Something about a big, meaty hunk of metal can tempt anglers to over-fish the flutter spoon in the late-winter and early spring. Instead of making emphatic rod jerks, booming casts and huge hooksets like we’re accustomed to seeing in televised summertime tournaments, Davis kicks it down a few notches and utilizes a much more methodical approach.

  • Go vertical— “I’ve caught a lot of early prespawn bass by jigging a Strike King Sexy Spoon directly underneath the boat,” Davis said. “I’ll position myself right on top of the fish and watch my spoon drop down to them on my Lowrance. These big flutter spoons have a surprisingly slow rate of fall due to their erratic action, so I’ll usually add some weight to the hook. To do this, I’ll remove the core out of a rubber-core sinker, slip the weight over the hook shank and clamp it on with a pair of pliers. This can add anywhere from 1/4-ounce to 3/8-ounce of extra weight and help the spoon get down to the fish much more efficiently.”
  • Cast it— Davis will also cast a spoon, but not very far. He’ll make short, 30 to 40-foot casts to allow for a more vertical presentation and let the lure sink all the way to the bottom. To impart action into the spoon, he’ll make very short hops—two feet at the most—while allowing the lure to sink back to the bottom on a slack line. Most of his bites occur on the fall, so it’s important to follow the slack line downward with your rod tip in order to detect even the smallest jump in your line.

Hot spots for early prespawners

As with any bass fishing technique, it’s essential to analyze a given fishery and recognize high-percentage areas. Throughout Davis’ storied career and after thousands of flutter spoon catches, he has noticed one common denominator when searching for productive water.

It’s all about the deep structure adjacent to potential spawning grounds.

  • Defined channels in major tributaries— “I’m always going to look for prominent channels in large creeks,” Davis said. “I’ll pick out some hard channel bends in 25 to 35 feet of water close to a channel lip in 15 to 25 feet of water. These irregularities in the channel are known to congregate both the bass and the baitfish before they begin moving to the shallows. They’re perfect stopping points for migrating prespawners.”
  • Main lake points—If you’re able to find a long, flat point with deep water nearby, you’ll have an excellent shot at catching flutter spoon bass. Davis prefers to find these points adjacent to major spawning pockets because although the weather may not be quite “right” now, the bass know it won’t be long. Big females can stage and feed on these points until the time is right for spawning.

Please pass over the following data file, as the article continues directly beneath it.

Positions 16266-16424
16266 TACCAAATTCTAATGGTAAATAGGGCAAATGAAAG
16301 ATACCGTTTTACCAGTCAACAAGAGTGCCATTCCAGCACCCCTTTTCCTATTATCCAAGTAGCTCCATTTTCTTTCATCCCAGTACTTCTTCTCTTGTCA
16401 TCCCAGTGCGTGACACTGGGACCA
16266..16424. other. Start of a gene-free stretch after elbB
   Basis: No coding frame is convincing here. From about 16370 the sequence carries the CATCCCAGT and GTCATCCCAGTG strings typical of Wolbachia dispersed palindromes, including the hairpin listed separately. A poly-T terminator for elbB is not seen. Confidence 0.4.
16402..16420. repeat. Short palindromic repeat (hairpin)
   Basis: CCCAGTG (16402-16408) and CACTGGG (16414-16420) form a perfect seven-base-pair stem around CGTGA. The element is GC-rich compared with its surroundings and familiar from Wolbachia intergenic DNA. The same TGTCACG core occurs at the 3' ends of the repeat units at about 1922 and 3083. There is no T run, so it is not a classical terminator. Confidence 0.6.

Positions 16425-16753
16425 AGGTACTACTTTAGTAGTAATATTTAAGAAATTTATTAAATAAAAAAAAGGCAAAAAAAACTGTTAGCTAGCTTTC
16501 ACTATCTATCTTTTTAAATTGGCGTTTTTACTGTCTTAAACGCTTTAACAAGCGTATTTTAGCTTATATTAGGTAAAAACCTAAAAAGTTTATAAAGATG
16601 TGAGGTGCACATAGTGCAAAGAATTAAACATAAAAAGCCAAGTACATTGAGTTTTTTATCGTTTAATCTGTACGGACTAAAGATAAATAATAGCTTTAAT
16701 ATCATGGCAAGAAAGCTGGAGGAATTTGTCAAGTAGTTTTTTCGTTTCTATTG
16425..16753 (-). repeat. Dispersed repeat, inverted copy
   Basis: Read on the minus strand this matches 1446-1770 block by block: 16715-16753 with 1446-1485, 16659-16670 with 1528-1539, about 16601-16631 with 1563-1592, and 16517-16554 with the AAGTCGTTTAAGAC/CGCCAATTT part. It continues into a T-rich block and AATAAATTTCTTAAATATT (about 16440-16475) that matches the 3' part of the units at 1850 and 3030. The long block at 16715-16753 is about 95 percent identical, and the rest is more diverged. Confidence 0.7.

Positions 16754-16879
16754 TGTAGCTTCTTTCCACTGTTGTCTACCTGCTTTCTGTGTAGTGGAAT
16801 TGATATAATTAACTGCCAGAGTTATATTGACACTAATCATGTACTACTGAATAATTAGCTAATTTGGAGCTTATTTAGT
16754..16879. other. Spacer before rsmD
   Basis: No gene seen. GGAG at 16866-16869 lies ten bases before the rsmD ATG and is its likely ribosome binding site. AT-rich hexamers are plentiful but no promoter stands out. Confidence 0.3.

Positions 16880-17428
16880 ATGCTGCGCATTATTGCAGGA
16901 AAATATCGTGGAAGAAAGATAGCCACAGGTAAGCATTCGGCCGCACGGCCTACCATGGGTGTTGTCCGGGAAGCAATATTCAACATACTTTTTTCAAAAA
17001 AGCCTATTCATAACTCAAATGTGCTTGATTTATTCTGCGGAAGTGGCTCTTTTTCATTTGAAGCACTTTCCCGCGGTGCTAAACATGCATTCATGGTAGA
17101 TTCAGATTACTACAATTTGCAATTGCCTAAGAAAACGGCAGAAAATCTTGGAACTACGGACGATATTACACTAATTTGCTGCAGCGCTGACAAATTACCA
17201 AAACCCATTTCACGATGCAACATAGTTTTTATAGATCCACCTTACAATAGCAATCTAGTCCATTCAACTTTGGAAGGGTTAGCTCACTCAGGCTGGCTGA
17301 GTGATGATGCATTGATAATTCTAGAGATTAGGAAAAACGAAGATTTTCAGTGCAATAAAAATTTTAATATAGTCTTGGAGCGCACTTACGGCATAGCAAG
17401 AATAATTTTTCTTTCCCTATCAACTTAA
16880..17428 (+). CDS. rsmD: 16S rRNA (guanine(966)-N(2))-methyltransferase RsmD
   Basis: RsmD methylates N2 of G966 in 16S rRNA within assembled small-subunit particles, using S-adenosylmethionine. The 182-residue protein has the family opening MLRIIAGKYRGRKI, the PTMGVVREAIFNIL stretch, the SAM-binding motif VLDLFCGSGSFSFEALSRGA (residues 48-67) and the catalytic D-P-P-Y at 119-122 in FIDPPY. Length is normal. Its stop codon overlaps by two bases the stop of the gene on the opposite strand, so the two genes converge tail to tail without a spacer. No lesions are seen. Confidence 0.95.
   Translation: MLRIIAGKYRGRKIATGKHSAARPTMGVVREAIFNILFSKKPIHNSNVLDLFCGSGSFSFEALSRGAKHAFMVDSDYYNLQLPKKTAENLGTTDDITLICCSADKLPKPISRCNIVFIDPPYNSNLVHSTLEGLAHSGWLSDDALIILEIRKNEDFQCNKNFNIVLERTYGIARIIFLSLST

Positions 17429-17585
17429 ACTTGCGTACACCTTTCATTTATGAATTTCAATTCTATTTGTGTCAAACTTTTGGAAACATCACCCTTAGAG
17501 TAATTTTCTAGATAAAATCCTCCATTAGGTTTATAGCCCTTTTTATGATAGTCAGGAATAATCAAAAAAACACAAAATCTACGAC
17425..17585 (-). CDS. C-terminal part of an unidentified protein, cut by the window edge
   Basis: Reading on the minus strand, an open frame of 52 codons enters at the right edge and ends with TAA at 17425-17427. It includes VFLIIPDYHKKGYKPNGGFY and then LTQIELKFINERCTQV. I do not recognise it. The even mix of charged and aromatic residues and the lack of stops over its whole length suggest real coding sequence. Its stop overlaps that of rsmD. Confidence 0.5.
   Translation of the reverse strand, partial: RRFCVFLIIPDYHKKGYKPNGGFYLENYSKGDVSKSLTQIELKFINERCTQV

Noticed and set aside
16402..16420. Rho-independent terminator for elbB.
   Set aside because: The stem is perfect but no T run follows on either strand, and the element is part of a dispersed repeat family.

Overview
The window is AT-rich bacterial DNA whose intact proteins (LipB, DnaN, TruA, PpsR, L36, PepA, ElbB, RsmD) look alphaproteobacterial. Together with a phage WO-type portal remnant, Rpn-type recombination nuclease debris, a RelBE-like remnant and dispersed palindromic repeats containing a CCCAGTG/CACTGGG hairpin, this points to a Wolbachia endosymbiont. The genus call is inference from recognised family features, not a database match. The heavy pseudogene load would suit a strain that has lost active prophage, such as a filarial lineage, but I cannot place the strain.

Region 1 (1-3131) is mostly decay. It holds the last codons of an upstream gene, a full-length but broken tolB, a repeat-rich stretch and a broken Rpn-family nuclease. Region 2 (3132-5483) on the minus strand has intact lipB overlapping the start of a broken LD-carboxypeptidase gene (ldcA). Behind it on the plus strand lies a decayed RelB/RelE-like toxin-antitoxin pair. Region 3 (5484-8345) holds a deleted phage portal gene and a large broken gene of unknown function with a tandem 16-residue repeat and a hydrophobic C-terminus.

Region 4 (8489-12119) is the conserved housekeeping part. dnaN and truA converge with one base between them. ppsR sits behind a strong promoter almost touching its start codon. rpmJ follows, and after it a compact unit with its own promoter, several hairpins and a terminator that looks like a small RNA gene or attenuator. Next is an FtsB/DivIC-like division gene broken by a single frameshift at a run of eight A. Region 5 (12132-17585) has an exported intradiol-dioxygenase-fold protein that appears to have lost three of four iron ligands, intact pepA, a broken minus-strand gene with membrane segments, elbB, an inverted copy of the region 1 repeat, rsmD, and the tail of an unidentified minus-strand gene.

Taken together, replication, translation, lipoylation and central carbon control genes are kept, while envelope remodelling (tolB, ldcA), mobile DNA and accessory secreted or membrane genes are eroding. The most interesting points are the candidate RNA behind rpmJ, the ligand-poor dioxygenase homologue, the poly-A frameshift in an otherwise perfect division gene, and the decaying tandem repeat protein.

• Humps and bars— “I’ll also spend a lot of time looking for humps or bars in the mouths of spawning areas,” Davis said. “They’re at their best when you can find ‘em in more than 20 feet of water and they don’t necessarily have to be dramatic depth changes. Just a small difference is often all it takes. If you can find a few pieces of isolated cover somewhere on these humps, it makes them that much better.”
  • Timber-lined creek channels— There are some fisheries in which the creek channels aren’t well-defined and more closely resemble ditches. If that’s the case, Davis will drop a fluttern spoon down to the timber that lines the edges of these ditches in 20 to 30 feet of water. They can take a while to find, but are known to hold big groups of prespawners.

Final advice: Avoid a common mistake

Fishing a flutter spoon for early prespawners requires a much different mindset than many anglers are used to. There are certainly other techniques that will catch more fish, but that’s not the name of this game. You’re looking for quality—not quantity—so always remain patient and confident.

It’s hard work but in this case, the challenge is directly proportional to the reward.

Be prepared for a big bite:

Davis uses stout gear to increase his landing percentage.

He prefers a 7-foot, medium-heavy Lew’s Custom Speed Stick Magnum Casting Rod paired with a 6.8:1 Lew’s Team Lite Speed Spool Casting Reel and 20-pound Seaguar InvizX Fluorocarbon.

“When you’re learning to fish a flutter spoon in colder water, it’s hugely advantageous to experiment when you know you’re around biting fish,” Davis said. “I know that sounds obvious, but so many times we’ll try everything in our tackle box without any success and then start tinkering with a new technique. That’s backwards. If you’ve already established the fish aren’t biting, don’t ruin your confidence with an unfamiliar lure. You have to be around bass in order to make it work.”

If you’re looking for a way to specifically target larger, unpressured bass, grab a few flutter spoons and spend a few days utilizing these tips. If you can find the right forage, understand the tendencies of early prespawn bass and locate a few likely staging areas, you might find yourself with a big grin and some unforgettable memories.